Muldoon Farmers Market: Jerrianne Lowther says the “tomatoes are ripe and plentiful, and purple cauliflower, kohlrabi and string beans are here.” Other highlights are spicy pickled radishes from Cherry’s Garden and “all the leafy greens you can eat.”

Potatoes. (Erik Hill / ADN)

South Anchorage and Midtown farmers markets: The first pumpkins of the year are showing up at the markets, Barb Landi says. Beyond that “berries of every variety are early and available. … Farmers are also digging new potatoes, well in advance of the potato harvest next month.”

Landi says peonies are done for the year, but Brown Dog Farm is at the Midtown market with assorted bouquets and All Dahlia’d Up has bouquets at South market.

Center Market: Alex Davis of AD Farm says new this week is fresh honey. How fresh? “This was with the bees last week. It’s fresh, raw, unfiltered Alaskan honey.” Davis also has loads of pork cuts and a wide variety of produce, including beets, lettuce, rhubarb, snow peas and cauliflower.

From the sea

Dannon Southall of 10th & M Seafood says the silver salmon are starting to show up with fresh headed and cleaned coho around for the weekend, adding to the sockeye supply that “is still coming in strong.”

Sockeye are available headed and cleaned ($6.95 per pound) or as fillets ($9.95/pound), along with halibut at $9.95/pound for headed and cleaned fish and Price William Sound side stripe shrimp.

Steve Edwards lives and writes in Anchorage. Contact him at akmarketfresh@gmail.com.

Local farmers markets

Friday in Anchorage: Center Market, 10 a.m.-6 p.m., Midtown Mall

Friday outside of Anchorage: Palmer Friday Fling, 10 a.m.-6 p.m., South Valley Way

Saturday in Anchorage: Anchorage Farmers Market, 9 a.m.-2 p.m., 15th Avenue and Cordova Street; Anchorage Market and Festival, 10 a.m.-6 p.m., Third Avenue between C and E streets; Anchorage Midtown Farmers Market, 9 a.m.-2 p.m., BP Alaska; Center Market, 10 a.m.-4 p.m., Midtown Mall; Jewel Lake Farmers Market, 10 a.m.-3 p.m., 8427 Jewel Lake Road; Muldoon Farmers Market, 9:30 a.m.-2:30 p.m., Chanshtnu Muldoon Park; South Anchorage Farmers Market, 9 a.m.-2 p.m., O’Malley Sports Center; Spenard Farmers Market, 9 a.m.-2 p.m., 2555 Spenard Road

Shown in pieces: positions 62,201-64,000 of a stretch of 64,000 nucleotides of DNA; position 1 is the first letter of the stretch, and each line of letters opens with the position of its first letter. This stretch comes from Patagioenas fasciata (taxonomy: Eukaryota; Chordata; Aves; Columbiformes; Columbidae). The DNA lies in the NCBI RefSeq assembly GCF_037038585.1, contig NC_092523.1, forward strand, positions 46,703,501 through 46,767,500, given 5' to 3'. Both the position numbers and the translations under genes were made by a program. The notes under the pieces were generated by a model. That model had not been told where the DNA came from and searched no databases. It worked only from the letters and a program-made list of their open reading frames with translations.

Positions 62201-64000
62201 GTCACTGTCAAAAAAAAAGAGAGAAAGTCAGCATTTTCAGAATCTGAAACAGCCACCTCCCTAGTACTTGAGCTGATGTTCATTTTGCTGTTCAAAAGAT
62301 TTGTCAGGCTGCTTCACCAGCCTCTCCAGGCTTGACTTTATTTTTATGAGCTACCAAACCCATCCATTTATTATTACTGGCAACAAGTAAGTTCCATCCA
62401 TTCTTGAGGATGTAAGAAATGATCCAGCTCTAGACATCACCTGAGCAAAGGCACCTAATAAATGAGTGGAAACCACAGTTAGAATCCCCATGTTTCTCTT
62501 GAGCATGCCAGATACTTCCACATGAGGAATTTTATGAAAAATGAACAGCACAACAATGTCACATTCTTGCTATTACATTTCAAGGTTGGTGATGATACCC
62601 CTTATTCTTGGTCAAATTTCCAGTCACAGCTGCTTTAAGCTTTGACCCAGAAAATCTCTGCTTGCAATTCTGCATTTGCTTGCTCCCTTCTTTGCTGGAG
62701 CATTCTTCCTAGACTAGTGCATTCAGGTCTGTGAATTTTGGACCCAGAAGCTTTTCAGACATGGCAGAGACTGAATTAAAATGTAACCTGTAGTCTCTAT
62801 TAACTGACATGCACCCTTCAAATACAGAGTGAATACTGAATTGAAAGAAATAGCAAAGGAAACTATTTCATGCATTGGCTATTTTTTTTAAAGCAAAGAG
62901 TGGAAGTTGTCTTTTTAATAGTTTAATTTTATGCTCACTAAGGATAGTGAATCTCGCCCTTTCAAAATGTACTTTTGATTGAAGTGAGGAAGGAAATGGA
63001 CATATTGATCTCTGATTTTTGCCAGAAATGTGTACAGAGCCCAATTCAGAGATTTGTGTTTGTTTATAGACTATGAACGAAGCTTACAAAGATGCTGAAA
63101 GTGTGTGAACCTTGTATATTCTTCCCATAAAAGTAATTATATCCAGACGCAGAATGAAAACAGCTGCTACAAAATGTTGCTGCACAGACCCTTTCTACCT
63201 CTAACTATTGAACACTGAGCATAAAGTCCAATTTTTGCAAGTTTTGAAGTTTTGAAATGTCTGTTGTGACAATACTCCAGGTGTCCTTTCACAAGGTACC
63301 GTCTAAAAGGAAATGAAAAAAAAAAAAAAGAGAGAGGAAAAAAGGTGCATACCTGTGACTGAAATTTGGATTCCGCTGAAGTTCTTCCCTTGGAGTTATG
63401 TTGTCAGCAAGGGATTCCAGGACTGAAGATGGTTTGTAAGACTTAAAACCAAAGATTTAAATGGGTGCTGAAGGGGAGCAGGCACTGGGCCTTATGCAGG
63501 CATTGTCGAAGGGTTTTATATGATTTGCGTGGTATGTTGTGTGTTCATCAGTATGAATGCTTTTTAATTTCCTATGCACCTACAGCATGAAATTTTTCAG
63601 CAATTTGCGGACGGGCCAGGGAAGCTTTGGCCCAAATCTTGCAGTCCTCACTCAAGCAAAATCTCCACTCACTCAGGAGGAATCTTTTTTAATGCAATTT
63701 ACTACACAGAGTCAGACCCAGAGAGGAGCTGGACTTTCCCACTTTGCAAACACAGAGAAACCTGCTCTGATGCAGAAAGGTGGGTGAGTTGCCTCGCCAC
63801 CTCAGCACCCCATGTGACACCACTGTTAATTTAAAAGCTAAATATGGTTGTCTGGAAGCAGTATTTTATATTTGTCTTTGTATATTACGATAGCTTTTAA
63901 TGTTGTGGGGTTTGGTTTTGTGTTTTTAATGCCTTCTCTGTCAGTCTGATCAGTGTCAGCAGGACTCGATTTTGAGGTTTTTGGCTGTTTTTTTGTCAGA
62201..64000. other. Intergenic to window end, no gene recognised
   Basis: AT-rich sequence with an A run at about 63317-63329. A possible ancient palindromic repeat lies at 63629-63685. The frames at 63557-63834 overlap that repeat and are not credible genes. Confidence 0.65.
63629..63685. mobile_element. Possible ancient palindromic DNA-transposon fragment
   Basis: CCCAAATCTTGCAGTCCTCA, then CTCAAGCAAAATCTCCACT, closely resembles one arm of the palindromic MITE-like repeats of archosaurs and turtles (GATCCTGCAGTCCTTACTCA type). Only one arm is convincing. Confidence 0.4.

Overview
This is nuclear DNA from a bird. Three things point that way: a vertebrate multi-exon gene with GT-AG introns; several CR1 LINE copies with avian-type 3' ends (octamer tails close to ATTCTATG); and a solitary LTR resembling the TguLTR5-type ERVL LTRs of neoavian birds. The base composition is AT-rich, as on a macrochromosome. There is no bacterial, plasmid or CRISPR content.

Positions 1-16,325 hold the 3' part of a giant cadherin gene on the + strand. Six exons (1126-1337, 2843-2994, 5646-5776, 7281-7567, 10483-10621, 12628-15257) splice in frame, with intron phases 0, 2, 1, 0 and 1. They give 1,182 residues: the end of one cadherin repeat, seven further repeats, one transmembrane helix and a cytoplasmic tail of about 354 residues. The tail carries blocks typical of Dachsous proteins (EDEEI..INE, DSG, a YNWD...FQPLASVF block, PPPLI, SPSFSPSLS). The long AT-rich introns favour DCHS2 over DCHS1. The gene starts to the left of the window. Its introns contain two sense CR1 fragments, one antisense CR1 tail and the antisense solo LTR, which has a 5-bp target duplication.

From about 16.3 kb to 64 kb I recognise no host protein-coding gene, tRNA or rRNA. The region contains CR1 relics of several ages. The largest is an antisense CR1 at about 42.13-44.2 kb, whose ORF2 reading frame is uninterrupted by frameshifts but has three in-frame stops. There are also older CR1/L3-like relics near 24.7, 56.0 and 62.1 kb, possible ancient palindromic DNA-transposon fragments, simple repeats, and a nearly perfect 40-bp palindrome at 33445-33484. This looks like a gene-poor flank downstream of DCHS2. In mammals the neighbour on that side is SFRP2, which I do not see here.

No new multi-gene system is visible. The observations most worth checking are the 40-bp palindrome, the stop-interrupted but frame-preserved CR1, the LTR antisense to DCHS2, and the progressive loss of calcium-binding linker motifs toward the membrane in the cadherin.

Saturday outside of Anchorage: Healy Farmers Market, 10 a.m.-2 p.m., Mile 249.2 Parks Highway; Highway’s End Farmers Market, 10 a.m.-5 p.m., Delta Junction; Homer Farmers Market, 10 a.m.-3 p.m., Ocean Drive; Tanana Valley Farmer’s Market, 9 a.m.-4 p.m., 2600 College Road, Fairbanks

Sunday in Anchorage: Anchorage Market and Festival, 10 a.m.-5 p.m., Third Avenue between C and E streets

Tuesday outside of Anchorage: Food Bank Farmers Market, 3-6 p.m., Kenai Peninsula Food Bank, 33955 Community College Drive, Soldotna

Wednesday in Anchorage: Center Market, 10 a.m.-6 p.m., Midtown Mall; Northway Mall Market, 9a.m.-4 p.m., 3101 Penland Parkway; South Anchorage Wednesday Market, 10 a.m.-4 p.m., near Dimond Center Hotel; Wednesday Market at Airport Heights, 3-7 p.m., Fire Island Rustic Bake Shop, 2530 E. 16th Ave.

Wednesday outside of Anchorage: Highway’s End Farmers Market, 10 a.m.-5 p.m., Delta Junction; Homer Farmers Market, 2-5 p.m., Ocean Drive; Soldotna Wednesday Market, 11 a.m.-6 p.m., Soldotna Creek Park; Tanana Valley Farmer’s Market, 11 a.m.-4 p.m., 2600 College Road, Fairbanks; Wasilla Farmers Market, 10 a.m.-6 p.m., Iditapark/Wonderland Park

Thursday in Anchorage: Thankful Thursdays market, 10 a.m.-6 p.m., Midtown Mall

Thursday outside of Anchorage: Peters Creek Farmers Market, 3-7 p.m., American Legion Post 33, 21426 Old Glenn Highway